culture ethics general

better or worse

As experience and age increases, you can look back on your life and see change. Sometimes, there can be significant difference between the kind of person we are now and the person we used to be.

On the one hand, it may be that we are better, that we have learned from mistakes, that we have made progress. On the other hand, of course, it may be that we are worse, that we have forgotten important principles, that we have regressed.

What we think about our progress or regress may be different from the reality. For example, it is far more comfortable to think of ourselves as having made progress; to look back in triumphal dis-association, saying, “I am glad I’m not that person anymore.” By contrast, it is deeply disturbing to say to oneself, “What kind of person have I become? How did I get here?”

It seems to me that in order for myself to make a more accurate assessment of my progress or regress, I need the input of others. Indeed, if I have other people whom I can increasingly ask for and accept their perception of my well-being, it is a sign of progress. If, however, I increasingly fear or despise the views of more and more people, assuming my own perception to be more true than theirs, I would take that to be a sign of regress.

The following questions emerge from this reflection:

Am I growing closer or further away from people who can help me become a better person?

Am I sensing an increase or decrease in partnership, community and relationship with others in general?

Am I growing in my ability to accept people I disagree with, or is my frustration with them burning hotter and hotter?

What habits can I build into my life to help me grow towards others, rather than away from them?

christianity ethics philosophy theology

father god

All speech about God uses metaphor (so does all speech about the universe, but that’s another post).  One basic idea is that God is like a Father.

Leaving to one side the less-noted ‘problem’ of good, the more-noted ‘problem’ of evil (among other things) would suggest that God is one abusive, tyrant, dictator of a Father.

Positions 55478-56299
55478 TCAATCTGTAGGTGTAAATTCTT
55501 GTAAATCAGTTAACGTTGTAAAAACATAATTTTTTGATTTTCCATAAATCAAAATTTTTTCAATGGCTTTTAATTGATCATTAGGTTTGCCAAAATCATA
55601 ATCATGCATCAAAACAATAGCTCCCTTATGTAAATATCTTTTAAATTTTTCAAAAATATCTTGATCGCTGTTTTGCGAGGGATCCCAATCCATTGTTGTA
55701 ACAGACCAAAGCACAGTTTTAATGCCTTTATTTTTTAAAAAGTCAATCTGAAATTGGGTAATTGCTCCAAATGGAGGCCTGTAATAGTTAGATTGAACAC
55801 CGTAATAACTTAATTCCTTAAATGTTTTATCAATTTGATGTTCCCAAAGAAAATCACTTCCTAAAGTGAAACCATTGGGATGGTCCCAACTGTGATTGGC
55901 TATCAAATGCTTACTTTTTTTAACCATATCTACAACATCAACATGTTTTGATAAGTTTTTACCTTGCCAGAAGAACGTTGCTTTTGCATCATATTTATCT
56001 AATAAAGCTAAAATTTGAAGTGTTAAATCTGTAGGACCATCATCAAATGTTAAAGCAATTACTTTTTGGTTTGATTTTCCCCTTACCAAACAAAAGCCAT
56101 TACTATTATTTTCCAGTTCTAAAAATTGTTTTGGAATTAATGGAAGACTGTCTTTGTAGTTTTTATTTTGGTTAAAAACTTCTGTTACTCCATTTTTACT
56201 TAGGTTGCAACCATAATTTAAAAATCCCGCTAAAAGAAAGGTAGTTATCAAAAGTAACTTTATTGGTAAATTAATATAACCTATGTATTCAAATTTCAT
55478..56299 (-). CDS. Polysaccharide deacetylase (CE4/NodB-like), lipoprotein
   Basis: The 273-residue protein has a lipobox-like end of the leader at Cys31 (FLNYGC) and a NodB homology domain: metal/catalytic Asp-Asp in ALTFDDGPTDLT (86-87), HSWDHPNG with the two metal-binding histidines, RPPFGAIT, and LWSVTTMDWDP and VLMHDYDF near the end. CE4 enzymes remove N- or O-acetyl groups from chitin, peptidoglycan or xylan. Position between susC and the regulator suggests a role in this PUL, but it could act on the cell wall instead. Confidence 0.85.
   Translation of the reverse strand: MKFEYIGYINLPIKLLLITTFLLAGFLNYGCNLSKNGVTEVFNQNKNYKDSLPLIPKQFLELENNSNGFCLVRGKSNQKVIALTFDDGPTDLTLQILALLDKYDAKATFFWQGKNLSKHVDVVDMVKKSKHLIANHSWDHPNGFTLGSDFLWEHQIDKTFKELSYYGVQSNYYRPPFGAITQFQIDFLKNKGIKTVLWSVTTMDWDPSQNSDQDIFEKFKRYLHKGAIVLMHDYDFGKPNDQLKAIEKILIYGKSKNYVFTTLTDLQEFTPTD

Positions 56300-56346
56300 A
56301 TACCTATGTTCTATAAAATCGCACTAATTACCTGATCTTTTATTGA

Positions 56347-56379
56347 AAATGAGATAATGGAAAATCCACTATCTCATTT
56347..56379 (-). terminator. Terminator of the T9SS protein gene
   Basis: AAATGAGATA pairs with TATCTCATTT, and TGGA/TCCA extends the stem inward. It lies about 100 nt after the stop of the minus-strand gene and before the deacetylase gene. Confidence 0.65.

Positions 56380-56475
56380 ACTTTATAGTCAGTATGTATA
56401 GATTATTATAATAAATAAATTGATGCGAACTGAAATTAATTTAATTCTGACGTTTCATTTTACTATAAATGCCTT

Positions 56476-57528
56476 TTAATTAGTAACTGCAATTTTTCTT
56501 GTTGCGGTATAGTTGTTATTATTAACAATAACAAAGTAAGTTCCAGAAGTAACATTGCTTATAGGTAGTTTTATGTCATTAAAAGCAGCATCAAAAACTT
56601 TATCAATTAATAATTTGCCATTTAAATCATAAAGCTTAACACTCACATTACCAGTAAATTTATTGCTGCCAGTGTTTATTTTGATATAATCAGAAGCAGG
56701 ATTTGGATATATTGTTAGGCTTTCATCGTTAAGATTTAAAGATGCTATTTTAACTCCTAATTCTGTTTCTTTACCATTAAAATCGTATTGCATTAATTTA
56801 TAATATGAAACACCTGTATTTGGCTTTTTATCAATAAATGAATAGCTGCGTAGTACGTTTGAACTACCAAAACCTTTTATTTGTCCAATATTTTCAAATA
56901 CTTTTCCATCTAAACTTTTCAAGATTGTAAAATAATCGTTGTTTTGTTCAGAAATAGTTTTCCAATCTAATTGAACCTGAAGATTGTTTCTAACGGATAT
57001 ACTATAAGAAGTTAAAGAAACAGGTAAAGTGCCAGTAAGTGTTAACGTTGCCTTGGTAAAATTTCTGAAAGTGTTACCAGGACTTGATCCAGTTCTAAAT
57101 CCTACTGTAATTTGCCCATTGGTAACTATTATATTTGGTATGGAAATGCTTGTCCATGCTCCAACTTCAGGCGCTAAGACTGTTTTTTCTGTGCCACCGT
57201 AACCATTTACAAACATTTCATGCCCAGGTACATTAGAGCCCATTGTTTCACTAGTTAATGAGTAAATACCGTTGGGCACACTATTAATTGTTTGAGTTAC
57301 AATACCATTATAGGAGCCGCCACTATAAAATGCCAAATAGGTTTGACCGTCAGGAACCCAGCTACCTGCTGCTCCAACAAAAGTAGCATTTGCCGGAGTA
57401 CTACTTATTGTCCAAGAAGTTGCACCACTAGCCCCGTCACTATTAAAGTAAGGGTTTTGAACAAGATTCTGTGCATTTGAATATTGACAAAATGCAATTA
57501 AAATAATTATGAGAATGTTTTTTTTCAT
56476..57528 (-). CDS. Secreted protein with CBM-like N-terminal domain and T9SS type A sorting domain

I don’t mean to skip cheerfully over real pain of real people in really tough situations, but I’ve learned at least this from my less-than-two-years of fatherhood.  Pain and mistakes teach us and grow us (if we let them).  This is basic stuff, and I claim no profundity.

I want Thomas to grow up and learn.  One basic example would be that he has to fall over and over again to learn to walk.  Giraffe mothers (apparently) stand over their young ones and sweep their little feet out from underneath them – so that they learn to get up quickly and can better escape attacking predators. Maybe I’m not as loving as a mum giraffe, coz I don’t like letting Thomas fall.  I was nervous as heck-fire watching him (and encouraging him by counting each step) walk up our concrete steps the other day.

Anyway, the long and short of it is that allowing bumps/scrapes/falls/tears/sores/pain/etc. is not at all antithetical to being a good father.  In fact, I’m fairly convinced that a father who protects his child from any/all pain is probably an insecure, fearful, selfish father.  I take no delight in the pain Thomas goes through in any specific case, and I am persuaded to think that God takes no delight in our pain either.  But what I do know is that his life (and ours) is bigger than and will benefit from those brief moments of pain which I choose (and God chooses) to allow.

In this context of real, down-to-earth life – dad-hood and son-hood kind of life – the main point of the philosophical ‘problem’ of evil (the pastoral problem of evil is quite another thing) just feels like impatient thinking to me.  You can look at the world (for example, the evolutionary process) and ‘see’ a lot of death, pain and apparent pointlessness.  The author of Ecclesiastes and not a few psalmists certainly did.  But you can also ‘see’ life emerging out of that death, maturity out of the pain, an appearing plan out of the apparent pointlessness.